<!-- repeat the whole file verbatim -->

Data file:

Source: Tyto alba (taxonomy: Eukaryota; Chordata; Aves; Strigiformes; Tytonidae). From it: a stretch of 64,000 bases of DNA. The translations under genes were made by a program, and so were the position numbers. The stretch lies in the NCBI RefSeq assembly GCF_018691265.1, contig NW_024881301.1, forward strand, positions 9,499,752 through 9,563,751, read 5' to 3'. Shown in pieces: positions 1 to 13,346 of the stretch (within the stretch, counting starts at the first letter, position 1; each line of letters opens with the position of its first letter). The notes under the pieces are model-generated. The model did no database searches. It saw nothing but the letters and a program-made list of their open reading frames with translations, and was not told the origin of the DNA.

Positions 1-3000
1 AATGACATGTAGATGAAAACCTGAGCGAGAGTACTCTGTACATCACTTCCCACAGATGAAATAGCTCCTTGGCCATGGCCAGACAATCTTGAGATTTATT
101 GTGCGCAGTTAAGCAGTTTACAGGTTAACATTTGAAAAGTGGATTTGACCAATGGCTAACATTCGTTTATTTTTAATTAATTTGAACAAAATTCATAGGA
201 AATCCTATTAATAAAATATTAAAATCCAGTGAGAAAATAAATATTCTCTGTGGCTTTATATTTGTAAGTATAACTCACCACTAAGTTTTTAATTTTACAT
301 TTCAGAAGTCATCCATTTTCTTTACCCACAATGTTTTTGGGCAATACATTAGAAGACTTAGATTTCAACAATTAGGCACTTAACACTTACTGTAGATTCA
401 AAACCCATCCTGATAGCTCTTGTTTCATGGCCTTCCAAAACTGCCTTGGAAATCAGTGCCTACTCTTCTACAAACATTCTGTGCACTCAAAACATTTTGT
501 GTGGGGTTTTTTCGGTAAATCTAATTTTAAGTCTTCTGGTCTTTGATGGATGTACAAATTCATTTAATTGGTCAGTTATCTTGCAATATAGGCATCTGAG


Source: Tyto alba (taxonomy: Eukaryota; Chordata; Aves; Strigiformes; Tytonidae). From it: a stretch of 64,000 bases of DNA. The translations under genes were made by a program, and so were the position numbers. The stretch lies in the NCBI RefSeq assembly GCF_018691265.1, contig NW_024881301.1, forward strand, positions 9,499,752 through 9,563,751, read 5' to 3'. Shown in pieces: positions 1 to 13,346 of the stretch (within the stretch, counting starts at the first letter, position 1; each line of letters opens with the position of its first letter). The notes under the pieces are model-generated. The model did no database searches. It saw nothing but the letters and a program-made list of their open reading frames with translations, and was not told the origin of the DNA.

Positions 1-3000
1 AATGACATGTAGATGAAAACCTGAGCGAGAGTACTCTGTACATCACTTCCCACAGATGAAATAGCTCCTTGGCCATGGCCAGACAATCTTGAGATTTATT
101 GTGCGCAGTTAAGCAGTTTACAGGTTAACATTTGAAAAGTGGATTTGACCAATGGCTAACATTCGTTTATTTTTAATTAATTTGAACAAAATTCATAGGA
201 AATCCTATTAATAAAATATTAAAATCCAGTGAGAAAATAAATATTCTCTGTGGCTTTATATTTGTAAGTATAACTCACCACTAAGTTTTTAATTTTACAT
301 TTCAGAAGTCATCCATTTTCTTTACCCACAATGTTTTTGGGCAATACATTAGAAGACTTAGATTTCAACAATTAGGCACTTAACACTTACTGTAGATTCA
401 AAACCCATCCTGATAGCTCTTGTTTCATGGCCTTCCAAAACTGCCTTGGAAATCAGTGCCTACTCTTCTACAAACATTCTGTGCACTCAAAACATTTTGT
501 GTGGGGTTTTTTCGGTAAATCTAATTTTAAGTCTTCTGGTCTTTGATGGATGTACAAATTCATTTAATTGGTCAGTTATCTTGCAATATAGGCATCTGAG